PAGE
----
I don't recall a ball bearing from repairing my A9. There are 3 spring loaded post nestled in the housing that press against the upper burr support assembly providing a detent mechanism for the grind adjust. The upper bronze shaft bearing is ball shaped with a hole through the center. It rides in a socket in the housing under the lower burr support.

Jack Kane said...

Hello again Scott, I was on a short vacation, but am back home and getting on with this coffee mill. How does the lower burr assembly attach to the motor shaft ? I don't want to force it ! The burrs are being very stubborn. and don't want to come loose from the assembly (top and bottom). I would feel a lot better getting it taken apart, before I order new ones. I have the new brushes and could put back together. But, after reading your performance report on the new burrs - I want some !
Thank you Scott
Jack

Scott said...

The bottom burr support assembly should pull off straight up. The bottom burr support assembly slides over the motor shaft and engages a small shear pin drilled 90 degrees through the motor shaft. Old coffee dust and rancid coffee oils are probably keeping it glued in place. Try heating the assembly with a hair dryer and it should pull free. Once both burr support assemblies are out, you may have to soak the burrs with WD-40 to get them free from their support assemblies.

Scott.

Heather Gragg said...

Hello Scott I have an A9 that was my grandparents. It still has the logo on the quart jar but I started trying to fix this before reading many post. It runs hard but has a little grinding noise at times but I have not tried beans in it yet. I put a sweeper cord rated at 300 v but it does not have ground is that ok? Also I have a ball bearing that I am pretty sure came out of it because when I took it past I put it in a bag for a while then a few months later I tried to continue fixing it. I found someone else asked you that question about a ball bearing do you still think they don't have one? Thanks for any help?


Lacey Hendrix said...

Hello Scott- This is so helpful!! Thank you for posting such great info and in detail. I am on a search for the same parts and the website DDappliances does not seem to cary that part number any longer, did you call them to find it or was it just online? than you for your help.

Scott said...

To order the Burr assembly I had to call DDappliances. I don't think the part was listed on their website. Several people have mentioned a ball bearing falling free from their grinders. My grinder did not have this, but I'm starting to suspect that the design of the detent feature for adjusting the fineness of the grinds may have changed some over the years. I would look for a spring in a pocket under the upper burr adjusting ring where the ball may belong. I'm using a 2-wire power cord on my grinder, but it is located well away from the kitchen sink. A 3-wire cord with ground would be safer, especially in a kitchen where it may come in contact with water.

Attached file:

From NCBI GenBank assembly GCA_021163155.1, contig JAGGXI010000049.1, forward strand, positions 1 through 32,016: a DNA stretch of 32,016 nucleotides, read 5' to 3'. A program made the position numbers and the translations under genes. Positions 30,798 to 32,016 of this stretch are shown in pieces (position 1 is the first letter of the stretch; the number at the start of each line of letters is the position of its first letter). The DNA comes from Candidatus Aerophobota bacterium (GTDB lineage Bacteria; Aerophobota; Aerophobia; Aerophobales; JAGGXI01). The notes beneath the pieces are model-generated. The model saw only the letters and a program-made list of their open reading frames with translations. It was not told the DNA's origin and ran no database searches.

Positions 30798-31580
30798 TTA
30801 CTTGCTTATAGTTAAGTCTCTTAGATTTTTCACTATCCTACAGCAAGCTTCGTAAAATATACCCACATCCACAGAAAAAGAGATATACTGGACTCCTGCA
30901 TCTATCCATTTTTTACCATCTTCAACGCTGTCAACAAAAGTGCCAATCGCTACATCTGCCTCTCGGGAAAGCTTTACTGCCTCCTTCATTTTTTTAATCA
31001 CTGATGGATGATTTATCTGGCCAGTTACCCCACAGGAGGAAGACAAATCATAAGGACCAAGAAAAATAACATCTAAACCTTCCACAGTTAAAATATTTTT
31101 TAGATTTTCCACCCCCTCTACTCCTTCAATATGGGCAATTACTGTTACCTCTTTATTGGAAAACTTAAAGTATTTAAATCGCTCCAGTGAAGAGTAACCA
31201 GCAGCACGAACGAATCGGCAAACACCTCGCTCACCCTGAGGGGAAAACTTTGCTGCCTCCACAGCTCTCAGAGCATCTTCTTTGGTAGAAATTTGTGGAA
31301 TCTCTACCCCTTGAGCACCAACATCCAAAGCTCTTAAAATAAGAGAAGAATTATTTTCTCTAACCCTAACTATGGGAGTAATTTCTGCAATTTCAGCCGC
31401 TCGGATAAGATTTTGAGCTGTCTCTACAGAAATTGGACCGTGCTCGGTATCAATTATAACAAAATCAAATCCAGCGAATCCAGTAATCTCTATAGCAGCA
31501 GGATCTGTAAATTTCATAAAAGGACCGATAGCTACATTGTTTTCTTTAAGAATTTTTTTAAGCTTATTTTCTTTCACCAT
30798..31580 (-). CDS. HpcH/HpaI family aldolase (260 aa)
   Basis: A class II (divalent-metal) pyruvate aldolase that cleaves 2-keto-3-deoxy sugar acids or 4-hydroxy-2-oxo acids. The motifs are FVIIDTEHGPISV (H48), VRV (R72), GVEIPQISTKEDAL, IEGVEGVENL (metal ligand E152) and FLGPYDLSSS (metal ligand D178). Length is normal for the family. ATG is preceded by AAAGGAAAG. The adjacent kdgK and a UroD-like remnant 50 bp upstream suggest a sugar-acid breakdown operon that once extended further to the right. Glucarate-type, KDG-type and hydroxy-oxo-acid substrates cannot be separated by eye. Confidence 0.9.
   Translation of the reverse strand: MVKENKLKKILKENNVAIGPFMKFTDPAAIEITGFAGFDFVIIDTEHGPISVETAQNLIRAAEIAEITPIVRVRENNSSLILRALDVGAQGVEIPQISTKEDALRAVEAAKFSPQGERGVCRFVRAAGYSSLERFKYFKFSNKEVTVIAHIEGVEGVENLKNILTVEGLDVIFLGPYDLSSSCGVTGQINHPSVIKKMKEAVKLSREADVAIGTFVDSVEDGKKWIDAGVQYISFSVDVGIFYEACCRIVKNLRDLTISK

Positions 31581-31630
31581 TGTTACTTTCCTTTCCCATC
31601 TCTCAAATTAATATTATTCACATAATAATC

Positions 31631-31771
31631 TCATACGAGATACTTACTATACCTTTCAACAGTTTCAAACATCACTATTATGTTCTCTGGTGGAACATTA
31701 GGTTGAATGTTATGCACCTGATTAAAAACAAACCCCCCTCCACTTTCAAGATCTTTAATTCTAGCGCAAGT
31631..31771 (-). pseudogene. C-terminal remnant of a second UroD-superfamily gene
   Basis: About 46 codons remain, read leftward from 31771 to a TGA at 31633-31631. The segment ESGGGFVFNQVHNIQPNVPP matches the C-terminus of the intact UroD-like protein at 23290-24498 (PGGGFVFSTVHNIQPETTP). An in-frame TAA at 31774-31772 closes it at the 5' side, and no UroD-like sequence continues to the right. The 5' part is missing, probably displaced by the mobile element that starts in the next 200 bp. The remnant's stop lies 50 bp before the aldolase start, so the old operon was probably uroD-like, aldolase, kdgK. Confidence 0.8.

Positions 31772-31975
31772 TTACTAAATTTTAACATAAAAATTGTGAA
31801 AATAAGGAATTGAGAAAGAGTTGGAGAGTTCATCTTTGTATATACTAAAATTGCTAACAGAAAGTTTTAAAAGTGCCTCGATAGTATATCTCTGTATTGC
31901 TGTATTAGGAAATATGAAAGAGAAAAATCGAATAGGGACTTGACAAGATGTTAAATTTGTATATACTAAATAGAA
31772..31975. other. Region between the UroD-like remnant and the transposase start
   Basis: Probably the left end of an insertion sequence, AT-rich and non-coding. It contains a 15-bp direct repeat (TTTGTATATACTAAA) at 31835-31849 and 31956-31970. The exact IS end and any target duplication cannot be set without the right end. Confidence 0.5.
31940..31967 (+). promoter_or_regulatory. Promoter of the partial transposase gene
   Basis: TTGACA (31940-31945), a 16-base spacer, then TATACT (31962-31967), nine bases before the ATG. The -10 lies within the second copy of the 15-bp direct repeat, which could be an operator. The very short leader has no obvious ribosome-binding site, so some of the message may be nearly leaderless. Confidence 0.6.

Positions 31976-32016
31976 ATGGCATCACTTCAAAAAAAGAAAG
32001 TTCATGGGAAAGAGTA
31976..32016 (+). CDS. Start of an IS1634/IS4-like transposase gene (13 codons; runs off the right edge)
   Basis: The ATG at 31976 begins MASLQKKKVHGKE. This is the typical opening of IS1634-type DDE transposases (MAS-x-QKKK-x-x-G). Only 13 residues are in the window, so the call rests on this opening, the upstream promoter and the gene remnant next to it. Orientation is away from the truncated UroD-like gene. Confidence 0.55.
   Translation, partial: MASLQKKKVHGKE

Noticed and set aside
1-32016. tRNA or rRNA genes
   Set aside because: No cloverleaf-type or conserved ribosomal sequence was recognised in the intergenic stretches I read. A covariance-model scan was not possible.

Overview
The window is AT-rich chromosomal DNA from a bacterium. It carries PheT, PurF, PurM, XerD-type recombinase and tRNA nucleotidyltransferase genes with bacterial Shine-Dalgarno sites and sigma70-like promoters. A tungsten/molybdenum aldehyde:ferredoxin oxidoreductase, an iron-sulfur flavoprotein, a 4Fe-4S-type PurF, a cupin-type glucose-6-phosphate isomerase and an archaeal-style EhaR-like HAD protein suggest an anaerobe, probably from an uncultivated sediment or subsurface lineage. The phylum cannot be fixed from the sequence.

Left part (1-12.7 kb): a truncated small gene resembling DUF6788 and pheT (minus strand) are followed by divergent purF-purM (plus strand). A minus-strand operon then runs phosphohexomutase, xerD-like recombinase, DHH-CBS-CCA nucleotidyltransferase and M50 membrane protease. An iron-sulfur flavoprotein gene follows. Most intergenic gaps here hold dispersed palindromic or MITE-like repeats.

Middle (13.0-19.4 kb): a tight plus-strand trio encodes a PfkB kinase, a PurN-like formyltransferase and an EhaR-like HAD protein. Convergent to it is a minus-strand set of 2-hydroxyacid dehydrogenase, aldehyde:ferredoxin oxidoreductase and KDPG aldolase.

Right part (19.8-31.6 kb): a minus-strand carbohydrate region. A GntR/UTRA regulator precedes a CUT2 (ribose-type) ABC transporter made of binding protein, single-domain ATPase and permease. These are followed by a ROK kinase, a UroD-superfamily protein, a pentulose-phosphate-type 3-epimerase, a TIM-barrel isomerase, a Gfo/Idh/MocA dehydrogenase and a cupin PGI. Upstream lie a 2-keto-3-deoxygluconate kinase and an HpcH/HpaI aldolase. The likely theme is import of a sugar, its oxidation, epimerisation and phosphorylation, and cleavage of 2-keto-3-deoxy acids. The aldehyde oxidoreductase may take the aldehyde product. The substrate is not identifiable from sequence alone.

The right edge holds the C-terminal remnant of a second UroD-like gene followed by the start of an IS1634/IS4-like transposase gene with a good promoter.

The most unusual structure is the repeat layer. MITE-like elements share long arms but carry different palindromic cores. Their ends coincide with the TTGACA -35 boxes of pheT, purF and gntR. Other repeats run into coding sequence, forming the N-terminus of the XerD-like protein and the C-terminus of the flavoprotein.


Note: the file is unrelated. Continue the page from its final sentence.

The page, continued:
Charlotte said...

how do you remove bottom burr support assembly , mine wont budge

Anonymous said...

Hi Scott..following your directions, I replaced both burrs in my 1937 vintage A-9 coffee grinder..it seems to run well without weird noises or smell. My question is how do I oil it and how do I get to the part that needs the oiled. I am new at this. Thanks, Char Please describe step by step in detail. I'm excited!

Anonymous said...

I inherited my A9 from my mother. Never have done a thing to it. Was just using it today and thought to look on the Internet to see if anyone else was. Good to see you are:)

Unknown said...

The bearing goes in the bottom plate . The motor shaft rides on it

Nass man said...

The Bering goes in the bottom plate. The motor rides on it.

Claire said...

Hello! Just wanted to say thanks for these instructions - and especially for including the part number. I just replaced the burrs on my grinder and it's like new. THANKS!

Cindy said...

Help! I bought my A-9 at an antique store about 30 years ago and it has always worked great. This morning I started grinding and it started and wound down and stopped a few seconds later. I thought the power had gone out, but no. I cannot seem to find a small appliance repair shop in the Seattle area. I am NOT handy, any suggestions?
Cindy

Anonymous said...

For those posters with a loose ball bearing: On my A-9, the shaft sits on a ball bearing, acting as a thrust bearing. If you removed the shaft and turned the assembly upside down, it probably fell out.

Jim said...

I just finished repairing my Hobart/Kitchenaid K-9 coffee grinder and called ddapplianceparts.com to order replacement burr assembly (9707092) and was told by Dennis that they have not been available for 7 years and that he had contacted his vendor, again with a negative response.

Does anyone else know of a source for this burr assembly? thanks, Jim

Anonymous said...

Scott,
I have three of these, if I send them to you can you fix them? Be happy to pay you!
Thanks,
Brenda

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Midlands of South Carolina, United States
Husband, Father, Quality Engineer, Electronics Professional, and tinkerer. Facinated by old technology and well made old tools. Old iron is good.